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DSOS - Design & Synthesis of Organic Semiconductors


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DSOS - Design & Synthesis of Organic Semiconductors

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RESEARCH LINES

The research activities of the DSOS group are oriented on the development of synthetic routes for novel organic semiconductors - conjugated polymers as well as small molecules - and their implementation in organic electronics and advanced healthcare. The group is mainly focusing on material synthesis, with a particular emphasis on structural purity and profound material characterization, and possesses all synthesis and characterization facilities to be competitive on an international level. Moreover, the integration in the Institute for Materials Research (IMO-IMOMEC) provides access to state of the art device fabrication and (optoelectronic) characterization tools. All projects are conducted in close collaboration with Materials Physics colleagues to unravel the processes underlying device performance.

* Organic Photovoltaics (OPVs)

Over the past 8 years, the DSOS group has mainly worked on organic/polymer solar cells. These organic thin-film photovoltaics have demonstrated strong potential as an innovative source of renewable energy, adding appealing features to classical solar cell technology, in particular in terms of architectural freedom (flexibility, reduced weight, color, semitransparency), low-light performance, and low-cost (high-throughput) large-area production.

 

Despite the impressive progress in the field over the last years, especially in terms of device efficiency (nowadays exceeding 13%), further dedicated research efforts are still required to enable successful market entrance. In this respect, the DSOS group addresses all three parts of the 'photovoltaic triangle', i.e. efficiency, stability, and cost, with dedicated (PhD) research projects, pursuing the rationalization of structure-property relations.

* Organic Photodetectors (OPDs)

Driven by the renewable energy quest, organic photovoltaics have become a research field of huge interest, with a multitude of activities on material synthesis, device optimization, blend morphology, lifetime analysis, etc. In contrast, organic photodetectors have been less popular, although the device concepts and material requirements are very much alike and the benefits in terms of flexibility and low-cost large-area fabrication also hold for OPDs. The DSOS group has recently engaged in a number of projects directed toward near-infrared (NIR) organic photodetectors. For UV-visible light detection, OPDs can already match and even surpass the performance of state of the art inorganic photodetectors. Unfortunately, organic materials generally show limited absorption in the NIR part of the spectrum. For this reason, we target novel NIR-absorbing materials for regular bulk heterojunction NIR-OPDs as well as organic cavity enhanced photodetectors, with the aim to elucidate the limitations of NIR photodetection based on organic semiconductors and to develop a marketable technology.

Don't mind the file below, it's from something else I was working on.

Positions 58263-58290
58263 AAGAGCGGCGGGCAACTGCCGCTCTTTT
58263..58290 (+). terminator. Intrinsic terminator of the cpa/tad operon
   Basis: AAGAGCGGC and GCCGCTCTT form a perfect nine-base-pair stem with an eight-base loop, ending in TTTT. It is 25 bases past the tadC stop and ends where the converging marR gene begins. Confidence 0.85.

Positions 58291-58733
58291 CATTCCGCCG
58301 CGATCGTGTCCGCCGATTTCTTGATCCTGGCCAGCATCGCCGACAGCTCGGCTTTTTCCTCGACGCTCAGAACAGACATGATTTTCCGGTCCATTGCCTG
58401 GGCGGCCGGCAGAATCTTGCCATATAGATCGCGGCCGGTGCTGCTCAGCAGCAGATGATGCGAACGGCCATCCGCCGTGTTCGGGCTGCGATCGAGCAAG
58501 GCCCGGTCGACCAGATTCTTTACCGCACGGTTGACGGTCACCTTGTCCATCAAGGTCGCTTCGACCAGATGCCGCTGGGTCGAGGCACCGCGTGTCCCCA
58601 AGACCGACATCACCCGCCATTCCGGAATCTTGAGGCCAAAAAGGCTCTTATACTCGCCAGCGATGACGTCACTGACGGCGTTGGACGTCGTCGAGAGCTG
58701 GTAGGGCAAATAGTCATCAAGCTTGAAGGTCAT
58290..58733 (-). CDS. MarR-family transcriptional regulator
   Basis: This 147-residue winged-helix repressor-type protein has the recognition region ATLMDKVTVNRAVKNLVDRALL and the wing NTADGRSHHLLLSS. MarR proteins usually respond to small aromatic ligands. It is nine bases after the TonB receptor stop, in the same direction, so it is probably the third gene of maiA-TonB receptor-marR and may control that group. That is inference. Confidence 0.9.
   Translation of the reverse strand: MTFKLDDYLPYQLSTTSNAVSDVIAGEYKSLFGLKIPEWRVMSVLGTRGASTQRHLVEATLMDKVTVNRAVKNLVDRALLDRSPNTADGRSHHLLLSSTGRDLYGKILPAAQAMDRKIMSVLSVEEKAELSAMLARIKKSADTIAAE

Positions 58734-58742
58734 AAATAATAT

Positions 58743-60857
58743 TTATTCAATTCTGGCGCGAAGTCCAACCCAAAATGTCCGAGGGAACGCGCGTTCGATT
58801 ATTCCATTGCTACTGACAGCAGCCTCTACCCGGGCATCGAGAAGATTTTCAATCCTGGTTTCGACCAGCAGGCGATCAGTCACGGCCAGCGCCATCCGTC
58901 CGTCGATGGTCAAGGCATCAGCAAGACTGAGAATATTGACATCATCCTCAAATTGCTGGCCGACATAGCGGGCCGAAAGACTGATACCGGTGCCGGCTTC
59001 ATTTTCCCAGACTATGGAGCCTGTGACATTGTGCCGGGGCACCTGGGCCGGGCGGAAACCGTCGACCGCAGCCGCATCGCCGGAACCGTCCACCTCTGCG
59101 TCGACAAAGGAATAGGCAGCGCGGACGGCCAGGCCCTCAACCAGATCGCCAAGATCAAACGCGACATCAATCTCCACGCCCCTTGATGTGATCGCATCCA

* Thermally Activated Delayed Fluorescence (TADF)

In recent years, a number of organic semiconducting materials have been developed to exploit the TADF light emission principle. This concept enables to realize unique optical and electronic properties arising from the efficient thermal equilibration of the lowest singlet (S1) and triplet (T1) excited states of organic fluorophores. As a result, TADF-based organic light-emitting diodes, oxygen and temperature sensors show significantly upgraded device performances, comparable to those provided by traditional rare metal complexes. To realize efficient TADF, organic luminophores require a very small energy difference (ΔEST) between their S1 and T1 excited states, which enhances the T1->S1 reverse intersystem crossing rate. Such excited state equilibration is attainable by intramolecular charge transfer within systems containing spatially separated donor and acceptor moieties. The critical point of this molecular design is the combination of a small ΔEST (≤ 100 meV) with a reasonable radiative decay rate (>106 s-1) to overcome competitive non-radiative pathways, leading to highly luminescent materials.

 

In the DSOS group, advanced TADF materials are designed, synthesized, and characterized by a rational approach combining complementary computational and synthetic materials expertise.

* Bioimaging – Advanced Healthcare

The DSOS group has recently broadened its scope of activities to organic semiconducting materials for advanced healthcare. Toward this goal, we engaged in joint projects with the NSI (Nanobiophysics and Soft matter Interfaces) group of Prof. A. Ethirajan (a subgroup within the Material Physics division of IMO-IMOMEC). At this moment, we mainly focus on (luminescent) conjugated polymer nanoparticles for bioimaging. In this respect, we also collaborate with the Biophysics group of Prof. M. Ameloot (BIOMED) to study the intracellular dynamics of nanoparticles in cells, hydrogels, and biological tissues using advanced (non)linear optical imaging techniques.

* Porphyrinoid materials

The DSOS group has also a particular interest in the synthesis and application of porphyrinoid materials (push-pull porphyrins, corroles, …), specifically in relation to the organic electronics and advanced healthcare applications listed above. Detailed photophysical characterization of these porphyrin-based materials is conducted in close collaboration with spectroscopists and theoretical chemists.